Sea buckthorn may modulate gut microbiota to improve metabolic profiles: Study

By Stephen Daniells

- Last updated on GMT

Sea buckthorn berries © Kerrick / Getty Images
Sea buckthorn berries © Kerrick / Getty Images

Related tags Sea buckthorn Antioxidant metabolic health gut microbiota

Consumption of a sea buckthorn puree may boost levels of select bacteria in the gut to improve a range of metabolic measures in people with high cholesterol, says a new study.

Data published in Foods​ indicated that three months of consuming the puree led to significant reductions in a number of metabolic markers, including glucose and lactate.

The improvements were linked to changes in the gut microbiota, with increased observed in bacteria that produce butyrate, a short-chain fatty acid (SCFA) with known health benefits.

Researchers from the University of Turku (Finland) and Beijing University (China) also reported that increases in bacteria linked to lipid metabolism were observed, while they also found decreases in bacteria linked to cardiovascular disease risk.

“This is the first study investigating the effects of dietary intervention with sea buckthorn puree on plasma metabolomic profile and gut microbiota composition in the hypercholesterolemia population,” ​they wrote.

“The findings of the study provide valuable information for further research on the health-promoting effects of sea buckthorn berries.”

Nutrient-dense botanical

Sea buckthorn (Hippophae rhamnoides​ L.) has been gaining increasing attention, particularly for extracts of its berries which are known to contain omega-7 fatty acids. The plant is nutrient dense and also contains vitamins A, K, E, C, B1 and B2, amino acids, carbohydrates, folic acid, tocopherols and flavonoids, phenols, terpenes, and tannins.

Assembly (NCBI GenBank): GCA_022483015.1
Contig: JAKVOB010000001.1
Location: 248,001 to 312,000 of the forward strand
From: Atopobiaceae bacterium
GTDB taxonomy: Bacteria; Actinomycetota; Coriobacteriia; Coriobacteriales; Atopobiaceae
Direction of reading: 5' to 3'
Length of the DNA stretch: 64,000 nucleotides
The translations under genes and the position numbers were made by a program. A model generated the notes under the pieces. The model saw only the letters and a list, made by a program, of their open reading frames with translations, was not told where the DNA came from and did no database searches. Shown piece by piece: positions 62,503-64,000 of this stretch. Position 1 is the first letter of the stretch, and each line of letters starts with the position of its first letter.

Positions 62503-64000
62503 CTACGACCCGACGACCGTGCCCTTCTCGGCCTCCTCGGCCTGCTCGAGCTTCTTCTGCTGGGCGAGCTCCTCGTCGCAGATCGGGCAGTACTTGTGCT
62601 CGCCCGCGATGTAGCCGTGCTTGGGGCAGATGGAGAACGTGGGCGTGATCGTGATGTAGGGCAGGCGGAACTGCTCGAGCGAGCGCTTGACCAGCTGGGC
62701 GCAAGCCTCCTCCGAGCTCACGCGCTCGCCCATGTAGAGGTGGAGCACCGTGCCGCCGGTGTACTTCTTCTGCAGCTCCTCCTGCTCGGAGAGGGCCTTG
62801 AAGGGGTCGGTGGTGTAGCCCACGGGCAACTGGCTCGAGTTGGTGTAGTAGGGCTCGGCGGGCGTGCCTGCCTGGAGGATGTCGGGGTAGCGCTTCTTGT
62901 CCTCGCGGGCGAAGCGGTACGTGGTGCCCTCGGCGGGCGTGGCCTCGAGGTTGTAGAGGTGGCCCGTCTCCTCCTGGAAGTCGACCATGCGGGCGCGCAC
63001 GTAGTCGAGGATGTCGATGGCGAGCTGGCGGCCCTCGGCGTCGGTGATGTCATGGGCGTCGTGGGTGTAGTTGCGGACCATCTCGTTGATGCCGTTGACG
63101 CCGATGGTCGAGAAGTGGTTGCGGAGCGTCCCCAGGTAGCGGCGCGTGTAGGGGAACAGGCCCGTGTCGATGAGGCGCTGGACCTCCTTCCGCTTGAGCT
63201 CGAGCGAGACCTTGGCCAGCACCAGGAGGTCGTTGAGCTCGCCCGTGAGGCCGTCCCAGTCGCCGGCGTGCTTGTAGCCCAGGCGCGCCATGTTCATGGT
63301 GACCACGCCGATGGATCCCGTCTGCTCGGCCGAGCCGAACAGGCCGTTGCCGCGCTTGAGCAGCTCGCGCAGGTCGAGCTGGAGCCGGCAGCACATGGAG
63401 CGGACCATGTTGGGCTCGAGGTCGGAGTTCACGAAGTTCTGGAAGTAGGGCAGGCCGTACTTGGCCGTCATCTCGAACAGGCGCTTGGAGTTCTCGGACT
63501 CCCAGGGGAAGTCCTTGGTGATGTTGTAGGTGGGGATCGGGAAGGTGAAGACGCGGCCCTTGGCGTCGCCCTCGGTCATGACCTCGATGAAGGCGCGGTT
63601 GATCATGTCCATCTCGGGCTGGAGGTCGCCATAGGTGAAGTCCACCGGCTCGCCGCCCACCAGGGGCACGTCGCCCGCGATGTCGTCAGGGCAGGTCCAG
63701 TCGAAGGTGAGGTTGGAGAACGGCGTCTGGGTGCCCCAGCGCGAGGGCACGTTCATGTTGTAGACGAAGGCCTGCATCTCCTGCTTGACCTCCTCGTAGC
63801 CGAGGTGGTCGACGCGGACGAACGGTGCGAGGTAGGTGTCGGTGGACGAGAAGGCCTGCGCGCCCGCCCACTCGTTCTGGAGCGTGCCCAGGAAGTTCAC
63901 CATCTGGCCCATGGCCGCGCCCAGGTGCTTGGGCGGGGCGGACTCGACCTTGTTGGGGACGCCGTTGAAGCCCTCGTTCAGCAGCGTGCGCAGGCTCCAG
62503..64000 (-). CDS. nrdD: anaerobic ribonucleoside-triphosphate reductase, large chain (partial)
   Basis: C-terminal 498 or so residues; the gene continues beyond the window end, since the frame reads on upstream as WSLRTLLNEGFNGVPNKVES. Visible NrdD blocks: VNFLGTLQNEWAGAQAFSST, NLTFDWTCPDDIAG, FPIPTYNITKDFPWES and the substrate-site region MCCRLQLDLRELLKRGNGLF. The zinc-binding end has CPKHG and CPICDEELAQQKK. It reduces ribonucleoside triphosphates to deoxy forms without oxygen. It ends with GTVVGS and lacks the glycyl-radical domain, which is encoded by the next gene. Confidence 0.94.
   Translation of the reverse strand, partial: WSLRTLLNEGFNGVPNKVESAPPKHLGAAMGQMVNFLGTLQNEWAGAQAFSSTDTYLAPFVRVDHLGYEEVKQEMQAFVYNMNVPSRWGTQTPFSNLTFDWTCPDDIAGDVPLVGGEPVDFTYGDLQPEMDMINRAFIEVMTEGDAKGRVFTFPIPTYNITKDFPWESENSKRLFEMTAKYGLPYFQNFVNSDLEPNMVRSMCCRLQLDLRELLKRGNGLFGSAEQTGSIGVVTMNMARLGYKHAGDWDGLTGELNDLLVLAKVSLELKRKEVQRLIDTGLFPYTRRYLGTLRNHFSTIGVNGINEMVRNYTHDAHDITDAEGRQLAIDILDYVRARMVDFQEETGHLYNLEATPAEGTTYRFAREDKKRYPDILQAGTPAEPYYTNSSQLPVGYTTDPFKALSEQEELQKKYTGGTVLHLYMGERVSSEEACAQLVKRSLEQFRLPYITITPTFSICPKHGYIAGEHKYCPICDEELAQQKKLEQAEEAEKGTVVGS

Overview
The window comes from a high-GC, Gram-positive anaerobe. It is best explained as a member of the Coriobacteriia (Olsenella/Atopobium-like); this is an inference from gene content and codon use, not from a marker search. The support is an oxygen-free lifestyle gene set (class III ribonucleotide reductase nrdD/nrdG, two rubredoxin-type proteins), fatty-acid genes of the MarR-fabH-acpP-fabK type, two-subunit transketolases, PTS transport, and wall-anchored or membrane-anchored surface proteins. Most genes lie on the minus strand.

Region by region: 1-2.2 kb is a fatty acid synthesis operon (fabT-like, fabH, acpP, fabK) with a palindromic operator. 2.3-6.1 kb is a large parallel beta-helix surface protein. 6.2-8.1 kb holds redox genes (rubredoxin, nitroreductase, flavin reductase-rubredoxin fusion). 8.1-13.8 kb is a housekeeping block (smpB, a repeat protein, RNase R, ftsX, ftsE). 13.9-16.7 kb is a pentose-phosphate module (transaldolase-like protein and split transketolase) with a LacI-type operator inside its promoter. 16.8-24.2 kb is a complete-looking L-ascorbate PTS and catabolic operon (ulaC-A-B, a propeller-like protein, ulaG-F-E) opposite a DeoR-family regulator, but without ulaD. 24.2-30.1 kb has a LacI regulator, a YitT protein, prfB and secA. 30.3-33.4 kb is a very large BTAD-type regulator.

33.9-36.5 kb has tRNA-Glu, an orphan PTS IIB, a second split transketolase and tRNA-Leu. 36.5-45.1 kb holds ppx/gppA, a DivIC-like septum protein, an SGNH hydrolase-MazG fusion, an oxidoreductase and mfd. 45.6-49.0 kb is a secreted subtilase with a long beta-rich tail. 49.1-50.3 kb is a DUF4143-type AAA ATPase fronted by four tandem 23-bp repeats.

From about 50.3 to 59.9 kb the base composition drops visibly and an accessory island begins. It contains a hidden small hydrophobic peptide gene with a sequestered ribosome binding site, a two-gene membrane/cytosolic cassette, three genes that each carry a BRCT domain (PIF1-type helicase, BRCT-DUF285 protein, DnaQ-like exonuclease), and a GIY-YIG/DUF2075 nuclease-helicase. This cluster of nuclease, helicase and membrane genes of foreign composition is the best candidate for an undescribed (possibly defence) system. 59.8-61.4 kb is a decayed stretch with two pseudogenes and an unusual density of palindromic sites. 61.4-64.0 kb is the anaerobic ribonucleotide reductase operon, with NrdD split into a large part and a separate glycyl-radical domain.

The plant’s oil has been reported to have a number of other health applications, including atopic eczema, other skin problems related to deficient regeneration, UV radiation stressed skin, mouth dryness, mouth ulcers, gastric ulcers, urinary tract inflammations, cervicitis, genital ulcers, sinus inflammation and eye dryness.

Study details

Using a puree of sea buckthorn berries, the new study had 56 people with hypercholesterolemia consume a 30-gram bottle of the puree three times per day for 90 days. All participants consumed the puree and there was no placebo group: Baseline levels were used for comparison.

The researchers found that some metabolic markers decreased over the first 45 days and then seemed to rebound to baseline values after 90 days, but After 45 days, the researchers found that glucose, lactate, and creatine were still lower at the end of the study compared to the baseline levels, “suggesting an improved energy metabolism in those patients”​.

Reductions in levels of malondialdehyde (MDA), a marker of oxidative stress, were also reported after 90 days, “indicating a possible radical scavenging property of sea buckthorn puree”​.

When the researchers looked at the gut microbiota, they observed that the abundance of some butyrate producers increased, notably Anaerostipes, Ruminococcus, Oscillibacter, Butyrivibrio, Blautia, Eubacterium, Faecalibacterium, ​and Sporobacter​. These increases may “improve the barrier integrity and immune responses of the gut”​, they said.

Increases in Prevotella​ and Faecalibacterium​ were also recorded, which they note are linked to lipid metabolism, while Parasutterella​ levels declined.

“These findings indicate that sea buckthorn berries have potential in modulating energy metabolism and the gut microbiota composition in hypercholesterolemic patients,” ​they concluded.

Source: Foods
2022, 11​(16), 2481; doi: 10.3390/foods11162481
“Dietary Supplementation with Sea Buckthorn Berry Puree Alters Plasma Metabolomic Profile and Gut Microbiota Composition in Hypercholesterolemia Population”
Authors: K. Chen et al.


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